Conservation of Angular Momentum

• benny1993
In summary, the lab question discusses the concept of conservation of momentum and angular momentum in a system of two rotating disks. The force that generates the torque during the collision is friction between the two disks. However, this torque does not account for experimental discrepancies between the final and initial angular momentum, as the friction causes a loss of energy in the system. Therefore, the final system of two disks stuck together will have half of the original speed and energy.

benny1993

Suppose I have a system of two disks (identical in mass and size) one is fixed to a shaft at it's center point and rotating due to an external torque that's removed as soon as the rotational motion begins. The second disk is dropped from rest over the rotating disk and sticks together to the rotating disk. What would be the force that generates the torque that accelerates the disks during the collision?
If there are no external forces acting on the system (since the accelerating external force is removed as soon as motion begins), the net torque has to equal zero. I don't get what other force actually causes the torque the accelerates the already rotating disk (which would be decreasing) and the torque that accelerates the dropped disk?

Friction is the force as the two disks touch each other.

But I think the question you're really looking for is conservation of momentum for the two-disk system.

So is the torque that rotates the stationary disk is caused by the force of friction? The next questions asks to explain why this torque (that rotates both disks) can't account for experimental discrepancies between the final and initial angular momentum, given that we neglected friction in the experiment.

benny1993 said:
Summary: Lab Question on Angular Momentum Conservation.

What would be the force that generates the torque that accelerates the disks during the collision?
If I picture it right, one disk accelerates and the other decelerates. After a brief time, they rotate at the same speed. If that's not it, can you describe it better?

That's exactly how the experiment goes. One disk is rotating while the other is dropped from rest. Immediately after, they both begin to rotate at the same speed.

The rough surface of the static disk receives a large number of small hammer blows from the rough surface of the spinning disk. I mean the small hammers are spinning around.

If the disk is dropped from high position, then the torque is very large and lasts a very short time. I mean the torque caused by the hammer blows.

If the disk are smooth and sticky instead of hard and rough, then the story must be changed somehow.Oh, it was already agreed that friction is the cause of the force. Maybe the above is redundant then. So, is the final thing (two disks stuck together) not spinning at half of the upper disk's original speed? And with the same angularar momentum? And at half of the energy?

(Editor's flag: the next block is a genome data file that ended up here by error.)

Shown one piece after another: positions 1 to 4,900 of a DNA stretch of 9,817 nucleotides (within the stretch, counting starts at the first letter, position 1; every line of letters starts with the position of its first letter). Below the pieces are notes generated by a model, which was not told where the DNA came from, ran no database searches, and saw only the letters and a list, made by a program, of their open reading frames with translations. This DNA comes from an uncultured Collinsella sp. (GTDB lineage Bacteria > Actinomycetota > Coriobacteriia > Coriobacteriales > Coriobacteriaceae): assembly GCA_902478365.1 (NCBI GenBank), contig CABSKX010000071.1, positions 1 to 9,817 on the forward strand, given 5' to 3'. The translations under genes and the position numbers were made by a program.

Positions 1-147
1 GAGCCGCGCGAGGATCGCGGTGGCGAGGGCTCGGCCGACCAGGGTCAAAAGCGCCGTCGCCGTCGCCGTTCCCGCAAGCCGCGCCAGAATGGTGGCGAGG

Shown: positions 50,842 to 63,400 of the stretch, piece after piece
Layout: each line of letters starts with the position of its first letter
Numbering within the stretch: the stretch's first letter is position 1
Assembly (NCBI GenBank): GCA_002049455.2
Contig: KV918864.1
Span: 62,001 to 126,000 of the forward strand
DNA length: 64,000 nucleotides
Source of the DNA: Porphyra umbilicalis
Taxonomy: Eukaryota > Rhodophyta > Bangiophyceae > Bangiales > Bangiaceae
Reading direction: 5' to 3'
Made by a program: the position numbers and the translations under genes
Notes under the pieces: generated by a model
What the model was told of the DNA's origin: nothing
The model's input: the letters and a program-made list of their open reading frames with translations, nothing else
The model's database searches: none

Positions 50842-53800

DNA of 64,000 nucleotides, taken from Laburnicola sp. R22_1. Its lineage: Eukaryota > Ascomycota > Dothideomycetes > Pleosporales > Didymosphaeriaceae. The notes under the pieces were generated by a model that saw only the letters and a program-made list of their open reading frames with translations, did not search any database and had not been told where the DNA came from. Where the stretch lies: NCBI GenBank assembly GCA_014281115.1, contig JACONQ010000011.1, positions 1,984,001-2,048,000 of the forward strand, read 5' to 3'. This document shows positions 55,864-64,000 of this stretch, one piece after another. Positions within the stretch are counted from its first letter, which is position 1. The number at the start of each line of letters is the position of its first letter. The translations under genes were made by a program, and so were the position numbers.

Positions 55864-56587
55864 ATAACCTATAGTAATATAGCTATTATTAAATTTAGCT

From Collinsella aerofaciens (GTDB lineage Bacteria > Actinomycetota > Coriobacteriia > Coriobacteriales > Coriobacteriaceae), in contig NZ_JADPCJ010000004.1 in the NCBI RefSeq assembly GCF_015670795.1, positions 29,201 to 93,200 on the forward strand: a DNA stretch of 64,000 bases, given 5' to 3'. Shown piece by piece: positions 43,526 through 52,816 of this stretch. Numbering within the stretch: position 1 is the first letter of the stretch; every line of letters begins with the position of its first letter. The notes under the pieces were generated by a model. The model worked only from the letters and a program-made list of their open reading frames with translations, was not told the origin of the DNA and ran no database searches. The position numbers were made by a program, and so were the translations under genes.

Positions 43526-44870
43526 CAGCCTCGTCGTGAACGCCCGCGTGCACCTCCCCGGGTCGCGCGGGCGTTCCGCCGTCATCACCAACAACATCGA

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benny1993 said:
Summary: Lab Question on Angular Momentum Conservation.

Suppose I have a system of two disks (identical in mass and size) one is fixed to a shaft at it's center point and rotating due to an external torque that's removed as soon as the rotational motion begins. The second disk is dropped from rest over the rotating disk and sticks together to the rotating disk. What would be the force that generates the torque that accelerates the disks during the collision?
If there are no external forces acting on the system (since the accelerating external force is removed as soon as motion begins), the net torque has to equal zero. I don't get what other force actually causes the torque the accelerates the already rotating disk (which would be decreasing) and the torque that accelerates the dropped disk?
you have the moving disc and the one dropped on it.. the friction will be a force that decelerates the bottom disc and accelerates the upper disc, so there is an exchange of momentum through the friction. besides the loses in friction , noise and heat, the net momentum will remain constant (minus that small value of the momentum of the shaft the bottom disc has) which will spin up the upper disk and slow down angularly , the bottom disc.

benny1993 said:
Next questions asks to explain why this torque (that rotates both disks) can't account for experimental discrepancies between the final and initial angular momentum, given that we neglected friction in the experiment.
The torque between the disks is internal and does not change the angular momentum of the two disk system. The external torques come from friction at the bearings and beteween disks and air.

sophiecentaur
jartsa said:
Oh, it was already agreed that friction is the cause of the force. Maybe the above is redundant then. So, is the final thing (two disks stuck together) not spinning at half of the upper disk's original speed? And with the same angularar momentum? And at half of the energy?
Woops! Rotational energy is given by Iω2/2 so, although the Momentum is conserved, the total final Energy will be Half the original. (Two times one quarter) The energy went away due to the friction, whatever the friction force happens to be. It will just take longer or less time to reach equal speeds, depending.
This paradoxical looking result is a common sort of result that you get with many other idealised systems. The best known example is what happens when you connect two Capacitors (one charged and one discharged) together. Again you lose half the energy,

excellent!